In 2007, Steve Jobs introduced the iPhone. While it wasn’t the first smartphone on the market, it ushered customers into an era of mobility and on-the-go convenience.
These mini handheld computers changed the way we interacted with content and the world at large. Since then, smartphones have continued to increase in power and ease of use, with businesses working hard to keep up with the creation of mobile apps, or at the very least, a mobile website to appease these customers on the go.
With this convenience of mobility, some experts believed that the smartphone would eventually render PC and laptop computers obsolete. But then came the pandemic.
The pandemic shift and new market demands
With the shutdowns came the need to shift to remote work, and mobility was no longer a reality. People weren’t on the go like they used to be. This impacted how customers defined convenience and what technology needed to make possible for them in their new lives.
Suddenly, PC sales hit their six-year peak.
Sales of laptop and desktop computers exceeded 302 million in 2020, a 13% increase from the year before and the most since 2014. Apple’s Mac business, essentially flat since 2017, saw 20-percent-plus revenue growth, thanks to the shift.
Couch-surfing gear also exploded, with Oculus VR headsets and Portal video-chatting stations enjoying 156-percent year-over-year growth during COVID, representing almost $1 billion in annual revenue for owner Facebook. And it wasn’t just hardware manufacturers who experienced this trend.
The boom in restaurant and grocery delivery, not to mention online shopping on Amazon, means customers don’t just want a home office or home theater these days. They want a home restaurant, a home supermarket and a home mall.
Striking a balance: Convenience vs. mobility
Few think this new normal will fade along with the coronavirus. Workers have grown to appreciate the flexibility that has come with remote work.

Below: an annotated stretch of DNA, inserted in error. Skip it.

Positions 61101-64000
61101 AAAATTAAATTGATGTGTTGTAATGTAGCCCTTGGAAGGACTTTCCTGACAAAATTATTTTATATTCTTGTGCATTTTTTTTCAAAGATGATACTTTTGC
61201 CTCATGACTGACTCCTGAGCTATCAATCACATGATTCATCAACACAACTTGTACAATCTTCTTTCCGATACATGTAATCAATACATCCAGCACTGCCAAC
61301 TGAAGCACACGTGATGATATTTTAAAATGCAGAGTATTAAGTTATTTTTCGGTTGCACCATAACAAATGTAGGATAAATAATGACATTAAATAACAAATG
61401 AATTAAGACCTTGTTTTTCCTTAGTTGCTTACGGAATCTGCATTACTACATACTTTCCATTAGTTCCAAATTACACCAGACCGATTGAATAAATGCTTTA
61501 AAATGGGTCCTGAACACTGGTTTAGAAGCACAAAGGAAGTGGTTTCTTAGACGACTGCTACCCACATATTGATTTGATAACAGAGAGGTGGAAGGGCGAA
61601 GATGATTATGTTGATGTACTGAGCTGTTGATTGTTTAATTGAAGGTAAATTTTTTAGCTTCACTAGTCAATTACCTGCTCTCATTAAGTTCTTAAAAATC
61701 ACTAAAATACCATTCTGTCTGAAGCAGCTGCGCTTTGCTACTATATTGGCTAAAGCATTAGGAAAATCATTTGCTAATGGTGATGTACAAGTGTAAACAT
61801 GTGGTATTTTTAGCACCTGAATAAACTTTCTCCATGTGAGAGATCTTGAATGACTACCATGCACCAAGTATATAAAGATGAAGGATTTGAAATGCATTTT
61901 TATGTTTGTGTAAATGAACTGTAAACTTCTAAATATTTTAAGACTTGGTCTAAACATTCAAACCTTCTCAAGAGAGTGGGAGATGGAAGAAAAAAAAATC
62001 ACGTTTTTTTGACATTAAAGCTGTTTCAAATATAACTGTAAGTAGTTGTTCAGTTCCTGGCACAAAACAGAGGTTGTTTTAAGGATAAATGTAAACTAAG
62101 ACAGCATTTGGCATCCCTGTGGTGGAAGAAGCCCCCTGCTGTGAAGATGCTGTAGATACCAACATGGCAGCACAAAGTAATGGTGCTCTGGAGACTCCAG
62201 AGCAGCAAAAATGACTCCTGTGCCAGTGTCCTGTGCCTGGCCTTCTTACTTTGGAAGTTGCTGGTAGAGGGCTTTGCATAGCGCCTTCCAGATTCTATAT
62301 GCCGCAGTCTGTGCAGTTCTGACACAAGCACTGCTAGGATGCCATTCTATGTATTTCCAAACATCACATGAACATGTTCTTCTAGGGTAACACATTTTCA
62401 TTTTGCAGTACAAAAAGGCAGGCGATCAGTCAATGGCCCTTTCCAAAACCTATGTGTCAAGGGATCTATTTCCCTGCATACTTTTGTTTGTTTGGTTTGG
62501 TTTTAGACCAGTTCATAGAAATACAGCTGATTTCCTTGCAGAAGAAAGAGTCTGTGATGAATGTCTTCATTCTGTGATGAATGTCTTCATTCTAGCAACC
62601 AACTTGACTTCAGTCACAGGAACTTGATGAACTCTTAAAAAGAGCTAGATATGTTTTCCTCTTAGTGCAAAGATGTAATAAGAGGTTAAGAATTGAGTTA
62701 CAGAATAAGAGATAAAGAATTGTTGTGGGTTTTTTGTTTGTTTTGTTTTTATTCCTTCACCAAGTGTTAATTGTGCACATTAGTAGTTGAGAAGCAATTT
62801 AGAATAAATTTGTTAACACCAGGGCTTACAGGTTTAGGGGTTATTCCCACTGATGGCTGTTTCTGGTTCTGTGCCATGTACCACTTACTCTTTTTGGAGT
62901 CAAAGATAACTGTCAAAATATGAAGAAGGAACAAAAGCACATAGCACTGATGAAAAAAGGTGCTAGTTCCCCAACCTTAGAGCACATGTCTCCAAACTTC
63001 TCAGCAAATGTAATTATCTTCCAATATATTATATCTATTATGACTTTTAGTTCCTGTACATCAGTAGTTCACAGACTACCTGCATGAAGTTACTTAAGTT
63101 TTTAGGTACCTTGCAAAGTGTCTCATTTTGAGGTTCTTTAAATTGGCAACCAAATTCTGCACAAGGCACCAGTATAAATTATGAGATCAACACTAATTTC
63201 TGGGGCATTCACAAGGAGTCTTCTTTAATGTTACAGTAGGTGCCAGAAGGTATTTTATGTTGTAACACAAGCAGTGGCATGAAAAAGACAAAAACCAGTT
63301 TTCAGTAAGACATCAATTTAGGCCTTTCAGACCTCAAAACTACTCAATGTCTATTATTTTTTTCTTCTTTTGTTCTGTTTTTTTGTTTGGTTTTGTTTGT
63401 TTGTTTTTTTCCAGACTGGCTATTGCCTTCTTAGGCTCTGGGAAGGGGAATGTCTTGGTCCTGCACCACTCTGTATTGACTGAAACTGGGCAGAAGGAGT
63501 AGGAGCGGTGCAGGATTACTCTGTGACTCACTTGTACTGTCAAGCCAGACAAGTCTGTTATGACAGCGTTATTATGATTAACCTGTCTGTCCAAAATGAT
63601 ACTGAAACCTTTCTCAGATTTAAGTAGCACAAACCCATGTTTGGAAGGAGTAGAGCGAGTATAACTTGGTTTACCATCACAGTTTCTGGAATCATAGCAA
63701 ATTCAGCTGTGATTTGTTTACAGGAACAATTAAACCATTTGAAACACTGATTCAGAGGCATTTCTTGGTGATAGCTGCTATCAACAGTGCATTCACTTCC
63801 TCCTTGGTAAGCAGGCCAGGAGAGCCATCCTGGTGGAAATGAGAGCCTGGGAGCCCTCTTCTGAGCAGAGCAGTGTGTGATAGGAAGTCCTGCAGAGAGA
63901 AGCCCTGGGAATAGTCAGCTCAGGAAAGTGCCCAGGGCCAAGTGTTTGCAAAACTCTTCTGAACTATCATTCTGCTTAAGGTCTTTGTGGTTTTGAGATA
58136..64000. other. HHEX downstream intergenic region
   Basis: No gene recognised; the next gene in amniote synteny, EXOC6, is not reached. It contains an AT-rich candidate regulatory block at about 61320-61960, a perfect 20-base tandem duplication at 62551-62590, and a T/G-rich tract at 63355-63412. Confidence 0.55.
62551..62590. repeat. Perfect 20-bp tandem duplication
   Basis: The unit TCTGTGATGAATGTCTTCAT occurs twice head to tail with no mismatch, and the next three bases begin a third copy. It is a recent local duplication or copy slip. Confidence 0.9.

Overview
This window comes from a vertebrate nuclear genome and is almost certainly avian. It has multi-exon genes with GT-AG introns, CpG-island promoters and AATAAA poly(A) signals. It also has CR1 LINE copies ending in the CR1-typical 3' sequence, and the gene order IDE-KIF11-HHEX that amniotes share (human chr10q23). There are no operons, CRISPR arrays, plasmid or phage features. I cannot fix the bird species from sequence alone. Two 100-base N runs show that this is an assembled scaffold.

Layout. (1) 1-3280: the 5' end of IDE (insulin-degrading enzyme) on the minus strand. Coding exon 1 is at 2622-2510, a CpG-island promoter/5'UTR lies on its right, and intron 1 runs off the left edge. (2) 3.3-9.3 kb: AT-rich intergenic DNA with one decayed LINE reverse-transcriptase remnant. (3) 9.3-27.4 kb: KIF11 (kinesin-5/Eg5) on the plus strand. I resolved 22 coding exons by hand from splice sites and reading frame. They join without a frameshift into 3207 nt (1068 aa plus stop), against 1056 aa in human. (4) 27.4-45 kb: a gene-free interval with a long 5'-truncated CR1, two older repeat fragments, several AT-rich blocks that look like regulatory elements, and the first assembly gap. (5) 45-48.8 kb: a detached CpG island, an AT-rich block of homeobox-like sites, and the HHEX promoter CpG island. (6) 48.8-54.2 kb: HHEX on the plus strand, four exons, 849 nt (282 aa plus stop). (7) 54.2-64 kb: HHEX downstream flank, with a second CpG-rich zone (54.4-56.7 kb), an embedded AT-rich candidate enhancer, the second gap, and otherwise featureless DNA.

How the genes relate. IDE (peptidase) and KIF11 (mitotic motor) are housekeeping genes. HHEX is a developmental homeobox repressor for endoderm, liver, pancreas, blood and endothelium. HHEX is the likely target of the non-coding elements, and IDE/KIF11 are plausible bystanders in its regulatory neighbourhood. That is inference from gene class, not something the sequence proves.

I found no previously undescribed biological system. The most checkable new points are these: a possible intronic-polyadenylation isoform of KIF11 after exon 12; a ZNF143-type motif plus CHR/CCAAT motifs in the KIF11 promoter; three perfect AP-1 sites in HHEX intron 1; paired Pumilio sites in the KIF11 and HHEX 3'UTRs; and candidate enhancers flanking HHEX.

As of 2021, more than half of Americans surveyed say they still want three or more days from home each week, even after all the pandemic risks subsides.
Faced the opportunity to forego the long commute to the office each day and achieve a better work-life balance, it’s now about what’s convenient for the modern day worker — a belief that bleeds over into other areas of life.
What does this mean for your organization?
The case is clear – it’s time to reassess what convenience means to your customers in the digital context.
The goal is no longer to facilitate freedom of movement, but rather to increase satisfaction and convenience in whatever environment your customers interact with your goods or services.
With working from home more the norm, and frequent and/or international travel less likely in the foreseeable future, convenience may mean a desire for increased functionality and home-based accessibility over additional smartphone-centric functionality. Mobile apps, after all, have their downsides (as anyone who’s ever tried to edit code on a smartphone keyboard can attest!).
Focus on the digital experience
It’s time to prioritize the home digital experience rather than mobility. Ensure your organization is investing in a seamless digital experience within the home. Begin by asking questions such as:
- What is your desktop or laptop e-commerce experience like for users?
- Are you optimizing your data and applications by using cloud-based services?
- Is there a way to integrate your offerings with Amazon Echo, Google Home or other voice-activated services?
And what about your employees?
Hopefully you’ve made strides over the past year in facilitating a remote workforce. But how is your Zoom game in a hybrid environment, where some employees are in a meeting room and others are logging in from home?
These are questions we’re all facing as we shift back into a hybrid world. Fortunately, our team is here to help enterprises develop the digital capabilities they need to succeed in the post-pandemic economy.
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